Contested Terrain: Forest Cases in the Supreme Court of India Shomona Khanna and T K Naveen Society for Rural, Urban and Tribal Initiative New Delhi 2005
Is there an apt metaphor to evoke the moment of this publication? I wonder, as I go through the report Contested terrain: forest cases in the Supreme Court of India . There is no doubt this report is timely. At a time when the country's executive -- also conservationists and environmentalists -- have gone into a tizzy over missing tigers, this compendium peeks into some of the most important Supreme Court (sc) cases that have redefined forest and wildlife management, impacted millions and also (arguably) redefined boundaries between the executive and judiciary.
When this review gets published, the courts will be closed for summer vacations. But the moment they get back to work, our judges will be deluged with matters of forest governance. In the frenzy and seriousness with which courts today handle, hear and dispose off forest- and wildlife-related cases, it's difficult to remember the beginning of the era, which some critics term 'judiciary's green activism'.
The authors work on a simple premise: to breach the wall of silence and secrecy that surrounds all forest cases pending before the sc. "In cases labelled pil, affecting rights of millions of people... access to court documents is denied on the grounds that they are not party to the case", the report mentions.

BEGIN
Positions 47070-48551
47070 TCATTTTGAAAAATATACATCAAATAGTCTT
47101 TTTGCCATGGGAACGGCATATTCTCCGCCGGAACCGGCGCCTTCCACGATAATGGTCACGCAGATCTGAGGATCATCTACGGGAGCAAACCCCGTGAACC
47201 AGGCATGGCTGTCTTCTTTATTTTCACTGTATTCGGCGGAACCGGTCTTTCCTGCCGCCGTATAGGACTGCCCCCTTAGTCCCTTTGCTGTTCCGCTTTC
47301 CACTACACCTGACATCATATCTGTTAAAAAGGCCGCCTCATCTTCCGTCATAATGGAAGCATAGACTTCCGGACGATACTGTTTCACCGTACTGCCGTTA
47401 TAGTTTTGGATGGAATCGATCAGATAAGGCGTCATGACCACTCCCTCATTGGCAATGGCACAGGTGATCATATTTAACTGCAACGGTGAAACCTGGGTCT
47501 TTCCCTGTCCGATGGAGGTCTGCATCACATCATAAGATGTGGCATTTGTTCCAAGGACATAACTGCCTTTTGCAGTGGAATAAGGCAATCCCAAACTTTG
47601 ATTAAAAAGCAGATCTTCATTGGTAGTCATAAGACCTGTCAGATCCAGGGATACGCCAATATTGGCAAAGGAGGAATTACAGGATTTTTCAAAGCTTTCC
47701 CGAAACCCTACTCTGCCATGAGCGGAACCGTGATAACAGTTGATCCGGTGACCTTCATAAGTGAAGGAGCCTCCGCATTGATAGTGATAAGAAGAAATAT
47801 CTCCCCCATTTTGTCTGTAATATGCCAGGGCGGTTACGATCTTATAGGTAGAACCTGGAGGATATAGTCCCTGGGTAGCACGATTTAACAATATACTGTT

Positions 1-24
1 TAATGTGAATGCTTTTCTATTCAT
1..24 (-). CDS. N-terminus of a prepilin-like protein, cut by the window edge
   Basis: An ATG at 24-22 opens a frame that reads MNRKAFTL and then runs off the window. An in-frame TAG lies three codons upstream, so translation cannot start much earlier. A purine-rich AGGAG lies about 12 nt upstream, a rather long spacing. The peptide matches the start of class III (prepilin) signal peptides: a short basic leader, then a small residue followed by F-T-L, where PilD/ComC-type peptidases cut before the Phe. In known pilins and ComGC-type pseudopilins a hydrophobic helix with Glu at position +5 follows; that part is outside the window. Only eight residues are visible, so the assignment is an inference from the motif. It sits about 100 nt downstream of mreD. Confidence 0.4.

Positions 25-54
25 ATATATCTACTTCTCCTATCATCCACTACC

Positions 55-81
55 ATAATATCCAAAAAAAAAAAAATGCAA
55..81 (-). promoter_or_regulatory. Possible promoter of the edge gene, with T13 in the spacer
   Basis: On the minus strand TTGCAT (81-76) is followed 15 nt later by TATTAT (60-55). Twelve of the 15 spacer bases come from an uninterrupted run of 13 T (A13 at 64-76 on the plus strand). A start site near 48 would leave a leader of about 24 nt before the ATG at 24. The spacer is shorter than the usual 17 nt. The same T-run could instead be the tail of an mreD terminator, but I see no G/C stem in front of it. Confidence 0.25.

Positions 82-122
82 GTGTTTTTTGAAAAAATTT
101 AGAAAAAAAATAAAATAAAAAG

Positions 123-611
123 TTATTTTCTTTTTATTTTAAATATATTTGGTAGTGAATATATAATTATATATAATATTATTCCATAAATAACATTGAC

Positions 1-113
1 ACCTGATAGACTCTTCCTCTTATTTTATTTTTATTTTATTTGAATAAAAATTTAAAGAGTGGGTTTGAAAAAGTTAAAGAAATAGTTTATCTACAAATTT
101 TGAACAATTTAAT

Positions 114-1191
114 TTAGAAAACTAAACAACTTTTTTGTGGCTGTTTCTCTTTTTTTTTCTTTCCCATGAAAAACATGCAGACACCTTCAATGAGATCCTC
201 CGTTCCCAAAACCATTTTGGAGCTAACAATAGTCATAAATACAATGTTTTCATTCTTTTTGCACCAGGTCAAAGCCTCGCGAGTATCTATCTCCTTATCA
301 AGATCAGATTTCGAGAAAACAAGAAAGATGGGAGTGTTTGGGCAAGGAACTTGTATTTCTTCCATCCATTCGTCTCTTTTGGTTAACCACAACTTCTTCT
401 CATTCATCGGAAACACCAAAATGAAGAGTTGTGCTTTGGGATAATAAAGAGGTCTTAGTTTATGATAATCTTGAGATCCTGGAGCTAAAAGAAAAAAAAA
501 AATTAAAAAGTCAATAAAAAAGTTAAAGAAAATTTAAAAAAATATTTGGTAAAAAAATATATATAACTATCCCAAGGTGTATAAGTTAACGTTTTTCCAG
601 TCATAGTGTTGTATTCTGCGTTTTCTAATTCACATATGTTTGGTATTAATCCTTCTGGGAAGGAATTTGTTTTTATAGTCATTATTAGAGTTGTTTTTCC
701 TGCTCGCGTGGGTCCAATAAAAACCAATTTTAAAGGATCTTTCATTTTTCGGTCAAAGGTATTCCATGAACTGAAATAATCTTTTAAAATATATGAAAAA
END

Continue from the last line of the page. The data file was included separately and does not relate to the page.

The authors try to get around this predicament by digging deep into available repositories. Lawyers themselves, Shomona Khanna and T K Naveen sought help from a few colleagues. And the result of this collaboration is a brilliant document.
These facts would have remained inaccessible to most. But for those who wish to go beyond the obvious and read intent into the decisions, the report leaves many windows open. It almost invites the reader to dig beyond the written. The authors have been, typical of their profession, pithy in making comments about the going-ons but they do leave enough hints and messages for those who are nifty enough to pick them up.
The report is priced at Rs 50 and you can request a copy from the Society for Rural, Urban and Tribal Initiative, Q-1, Hauz Khas Enclave (first floor), New Delhi, 110016.
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